Making Love Modern

Making Love Modern

The Intimate Public Worlds of New York's Literary Women

eBook - 1999
Rate this:
In the teens and twenties, New York was home to a rich variety of literary subcultures. Within these intermingled worlds, gender lines and other boundaries were crossed in ways hardly imaginable in previous decades. Among the bohemians of Greenwich Village, the sophisticates of the Algonquin Round Table and the literati of the Harlem Renaissance, certain women found fresh, powerful voices through which to speak and write. Edna St. Vincent Millay and Dorothy Parker are now best remembered for their colourful lives; Genevieve Taggard, Gwendolyn Bennett, and Helene Johnson are hardly remembered at all. Yet each made a serious literary contribution to the meaning of modern femininity, relationship, and selfhood. Making Love Modern uncovers the deep historical sensitivity and interest of these women's love poetry. Placing their work in the context of subcultures nested within national culture, Nina Miller explores the tensions that make this literature so rewarding for contemporary readers. A poetry of intimate expression, it also functioned powerfully as public assertion.; The writers themselves were high-profile embodiments of femininity, the local representatives of New Womanhood within their male-centred subcultural worlds. Making Love Modern captures the literary lives of these women as well as the complex subcultures they inhabited-Harlem, the Village, and glamorous Midtown. In the end, the book is a much a study of modernist New York as of women's love poetry during modernism.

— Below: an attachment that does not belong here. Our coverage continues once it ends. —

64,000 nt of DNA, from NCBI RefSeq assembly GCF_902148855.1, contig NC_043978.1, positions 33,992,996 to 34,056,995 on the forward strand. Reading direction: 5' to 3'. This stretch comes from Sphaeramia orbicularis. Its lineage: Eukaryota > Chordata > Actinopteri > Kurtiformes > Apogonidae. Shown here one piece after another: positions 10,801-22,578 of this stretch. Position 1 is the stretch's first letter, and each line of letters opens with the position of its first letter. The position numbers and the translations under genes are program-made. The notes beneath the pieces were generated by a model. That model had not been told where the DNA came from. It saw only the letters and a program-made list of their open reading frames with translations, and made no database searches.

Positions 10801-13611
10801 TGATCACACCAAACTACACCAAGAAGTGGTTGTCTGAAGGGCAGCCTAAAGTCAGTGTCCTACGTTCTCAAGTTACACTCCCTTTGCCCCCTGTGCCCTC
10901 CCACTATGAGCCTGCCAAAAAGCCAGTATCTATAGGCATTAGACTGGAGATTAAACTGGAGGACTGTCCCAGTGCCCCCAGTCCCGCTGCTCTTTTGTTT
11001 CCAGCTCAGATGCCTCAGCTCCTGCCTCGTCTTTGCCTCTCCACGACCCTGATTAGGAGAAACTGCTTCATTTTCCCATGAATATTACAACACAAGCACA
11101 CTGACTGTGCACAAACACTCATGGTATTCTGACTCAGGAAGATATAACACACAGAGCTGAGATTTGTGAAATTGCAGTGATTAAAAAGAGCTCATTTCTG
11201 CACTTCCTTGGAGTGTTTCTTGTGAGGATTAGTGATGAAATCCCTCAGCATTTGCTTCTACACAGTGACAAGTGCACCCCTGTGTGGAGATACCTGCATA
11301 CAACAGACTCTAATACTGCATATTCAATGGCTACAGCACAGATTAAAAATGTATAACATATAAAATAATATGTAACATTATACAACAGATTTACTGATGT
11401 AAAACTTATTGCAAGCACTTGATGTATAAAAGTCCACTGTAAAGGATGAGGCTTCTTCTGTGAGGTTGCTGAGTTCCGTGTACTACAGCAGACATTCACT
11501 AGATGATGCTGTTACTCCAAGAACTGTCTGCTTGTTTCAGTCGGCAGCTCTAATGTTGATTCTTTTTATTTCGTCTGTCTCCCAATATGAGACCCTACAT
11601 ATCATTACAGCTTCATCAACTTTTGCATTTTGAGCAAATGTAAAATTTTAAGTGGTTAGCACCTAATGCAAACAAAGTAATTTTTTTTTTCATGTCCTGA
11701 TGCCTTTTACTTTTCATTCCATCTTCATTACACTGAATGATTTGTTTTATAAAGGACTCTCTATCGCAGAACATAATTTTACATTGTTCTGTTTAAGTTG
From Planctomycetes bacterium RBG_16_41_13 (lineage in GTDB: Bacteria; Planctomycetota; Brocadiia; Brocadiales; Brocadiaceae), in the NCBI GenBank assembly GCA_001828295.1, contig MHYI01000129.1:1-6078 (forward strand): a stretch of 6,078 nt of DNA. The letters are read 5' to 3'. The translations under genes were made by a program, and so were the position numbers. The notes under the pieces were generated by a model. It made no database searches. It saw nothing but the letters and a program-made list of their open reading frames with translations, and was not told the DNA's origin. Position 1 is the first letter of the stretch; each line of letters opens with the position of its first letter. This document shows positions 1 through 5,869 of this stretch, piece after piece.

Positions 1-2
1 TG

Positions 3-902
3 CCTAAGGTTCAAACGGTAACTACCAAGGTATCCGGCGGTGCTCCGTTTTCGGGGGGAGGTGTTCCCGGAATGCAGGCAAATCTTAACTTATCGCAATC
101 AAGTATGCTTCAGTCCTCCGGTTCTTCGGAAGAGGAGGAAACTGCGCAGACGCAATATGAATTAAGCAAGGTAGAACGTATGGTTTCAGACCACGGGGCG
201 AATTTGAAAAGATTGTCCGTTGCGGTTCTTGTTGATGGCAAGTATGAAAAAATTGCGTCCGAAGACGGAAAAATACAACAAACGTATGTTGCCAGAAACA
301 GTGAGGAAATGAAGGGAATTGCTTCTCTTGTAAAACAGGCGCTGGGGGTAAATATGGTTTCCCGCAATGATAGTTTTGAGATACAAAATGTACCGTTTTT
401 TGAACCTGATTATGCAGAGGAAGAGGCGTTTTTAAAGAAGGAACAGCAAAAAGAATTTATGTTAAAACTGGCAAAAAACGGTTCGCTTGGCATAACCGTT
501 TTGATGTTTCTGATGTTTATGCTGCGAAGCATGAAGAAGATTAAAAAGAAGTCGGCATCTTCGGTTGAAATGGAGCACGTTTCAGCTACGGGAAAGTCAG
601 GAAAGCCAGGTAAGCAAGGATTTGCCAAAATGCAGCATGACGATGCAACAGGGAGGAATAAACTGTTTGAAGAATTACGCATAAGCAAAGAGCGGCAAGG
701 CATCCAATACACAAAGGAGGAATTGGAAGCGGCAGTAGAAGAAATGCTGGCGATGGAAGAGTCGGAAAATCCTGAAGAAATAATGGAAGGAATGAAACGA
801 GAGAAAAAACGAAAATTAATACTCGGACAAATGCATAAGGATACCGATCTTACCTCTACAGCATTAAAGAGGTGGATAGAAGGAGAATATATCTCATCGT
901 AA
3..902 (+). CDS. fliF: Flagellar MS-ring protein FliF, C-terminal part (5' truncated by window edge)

Publisher: New York : Oxford University Press, 1999
ISBN: 9781280470103
Characteristics: 1 online resource (ix, 292 p.)


From the critics

Community Activity


Add a Comment

There are no comments for this title yet.

Age Suitability

Add Age Suitability

There are no age suitabilities for this title yet.


Add a Summary

There are no summaries for this title yet.


Add Notices

There are no notices for this title yet.


Add a Quote

There are no quotes for this title yet.

Explore Further


Subject Headings


Find it at IPL

To Top